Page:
Jawad Al Redha, Microsoft Gulf’s Head of Government Interface for Intellectual Property Rights (IPR) and Small and Mid Market Solutions and Partners (SMS&P) Business Development
Microsoft Gulf, in coordination with the UAE Ministry of Justice, has announced that it has recently co-organized the 4th International Conference on Cyber Crimes in Abu Dhabi. The UAE – the first Arab state to enforce a special cybercrime law – led regional and international discussions on trends, best practices and challenges in the global fight against cybercrimes during the conference.
The Ministry of Justice’s Institute of Judicial Training and Studies organized the inaugural edition of the conference in 2007 shortly after the promulgation of Federal Law No. 2 of 2006 on combating information technology crimes. The UAE had already been taking various legal actions against such crimes prior to the federal law, however, adopting legislations within the Penal Code and issuing judicial rulings from the national courts. As one of the world’s leading IT proponents, Microsoft has been lending full support to the Emirates and other Arab countries in establishing more effective legislation to reduce the incidences of cyber crimes.
Chancellor Dr. Mohammed Mahmoud Al Kamali, Director-General of the Institute of Judicial Training and Studies, said: “The only way to effectively address cybercrimes is to enhance coordination and cooperation among the judicial, government and private sectors. The International Conference on Cyber Crimes adopts this mindset by bringing together experts and decision-makers from the judiciary, law enforcement agencies, industry and even society to develop comprehensive and suitable strategies, laws and standards. The UAE was a fitting host for this event as it has emerged as a regional model for cybercrime prevention and policing.”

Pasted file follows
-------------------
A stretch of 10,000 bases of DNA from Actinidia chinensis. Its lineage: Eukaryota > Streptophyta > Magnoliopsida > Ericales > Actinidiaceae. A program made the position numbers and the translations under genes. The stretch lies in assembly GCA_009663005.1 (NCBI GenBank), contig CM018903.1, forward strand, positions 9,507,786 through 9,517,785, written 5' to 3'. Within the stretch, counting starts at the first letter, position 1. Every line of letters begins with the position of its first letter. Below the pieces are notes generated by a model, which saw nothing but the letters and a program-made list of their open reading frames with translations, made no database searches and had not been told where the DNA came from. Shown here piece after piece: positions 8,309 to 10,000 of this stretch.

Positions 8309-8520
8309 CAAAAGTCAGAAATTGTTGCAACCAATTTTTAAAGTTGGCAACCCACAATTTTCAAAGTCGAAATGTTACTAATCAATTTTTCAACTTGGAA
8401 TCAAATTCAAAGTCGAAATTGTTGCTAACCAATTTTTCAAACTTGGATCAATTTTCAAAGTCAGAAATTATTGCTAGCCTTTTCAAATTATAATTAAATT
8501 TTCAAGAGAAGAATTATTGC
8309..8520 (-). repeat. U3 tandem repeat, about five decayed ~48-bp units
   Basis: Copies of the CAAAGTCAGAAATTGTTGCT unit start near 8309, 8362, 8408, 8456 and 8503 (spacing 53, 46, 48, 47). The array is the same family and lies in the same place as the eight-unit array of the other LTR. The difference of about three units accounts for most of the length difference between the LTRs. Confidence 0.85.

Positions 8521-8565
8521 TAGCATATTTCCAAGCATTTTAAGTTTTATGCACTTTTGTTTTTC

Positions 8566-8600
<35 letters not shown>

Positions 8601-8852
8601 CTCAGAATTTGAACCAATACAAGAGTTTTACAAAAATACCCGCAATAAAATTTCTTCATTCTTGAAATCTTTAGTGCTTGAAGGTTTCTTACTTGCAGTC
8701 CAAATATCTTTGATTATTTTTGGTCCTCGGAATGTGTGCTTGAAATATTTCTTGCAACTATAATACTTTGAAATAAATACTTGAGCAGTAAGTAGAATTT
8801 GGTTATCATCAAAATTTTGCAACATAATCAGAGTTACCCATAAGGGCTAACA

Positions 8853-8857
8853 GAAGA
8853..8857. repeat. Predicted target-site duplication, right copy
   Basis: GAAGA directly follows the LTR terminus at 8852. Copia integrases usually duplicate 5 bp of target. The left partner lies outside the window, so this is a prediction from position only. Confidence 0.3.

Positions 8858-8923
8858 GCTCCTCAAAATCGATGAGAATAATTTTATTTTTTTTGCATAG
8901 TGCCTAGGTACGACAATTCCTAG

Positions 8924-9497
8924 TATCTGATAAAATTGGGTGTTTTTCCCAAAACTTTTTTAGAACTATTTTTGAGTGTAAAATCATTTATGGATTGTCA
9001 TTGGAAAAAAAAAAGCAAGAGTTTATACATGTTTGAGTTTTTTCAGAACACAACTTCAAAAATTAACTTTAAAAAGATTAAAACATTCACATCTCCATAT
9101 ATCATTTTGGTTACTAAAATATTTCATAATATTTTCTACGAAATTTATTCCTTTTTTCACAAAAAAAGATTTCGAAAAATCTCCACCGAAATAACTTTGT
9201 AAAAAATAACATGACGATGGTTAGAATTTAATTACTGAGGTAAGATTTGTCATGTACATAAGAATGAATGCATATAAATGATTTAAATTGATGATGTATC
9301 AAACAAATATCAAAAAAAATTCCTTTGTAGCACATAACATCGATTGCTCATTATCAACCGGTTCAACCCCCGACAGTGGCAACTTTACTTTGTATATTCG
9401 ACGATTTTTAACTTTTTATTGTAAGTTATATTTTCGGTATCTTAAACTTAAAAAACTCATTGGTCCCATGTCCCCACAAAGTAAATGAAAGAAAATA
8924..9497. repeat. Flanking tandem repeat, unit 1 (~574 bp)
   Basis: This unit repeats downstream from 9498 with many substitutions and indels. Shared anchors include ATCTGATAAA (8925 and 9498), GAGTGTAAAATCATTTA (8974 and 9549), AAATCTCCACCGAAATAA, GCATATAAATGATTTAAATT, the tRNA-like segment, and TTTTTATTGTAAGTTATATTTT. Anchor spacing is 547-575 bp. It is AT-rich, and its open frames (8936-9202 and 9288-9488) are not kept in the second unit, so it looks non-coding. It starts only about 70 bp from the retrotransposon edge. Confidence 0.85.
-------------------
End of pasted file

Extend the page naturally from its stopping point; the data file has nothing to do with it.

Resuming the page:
“Strategic partnerships are key to the tackle against cybercrimes. We need to be aware of the legal strategies that can be taken against them, the impact of such activities on the IT industry and society in general, and the technologies and tools we can use to more effectively protect national and regional IT assets. For our part, Microsoft Gulf is highly committed to sharing its expertise and collaborating with key institutions such as the Ministry of Justice to achieve our common vision of eliminating software piracy and other forms of cyber crime in the region,” added Jawad Al Redha, Microsoft Gulf’s Head of Government Interface for Intellectual Property Rights (IPR) and Small and Mid Market Solutions and Partners (SMS&P) Business Development.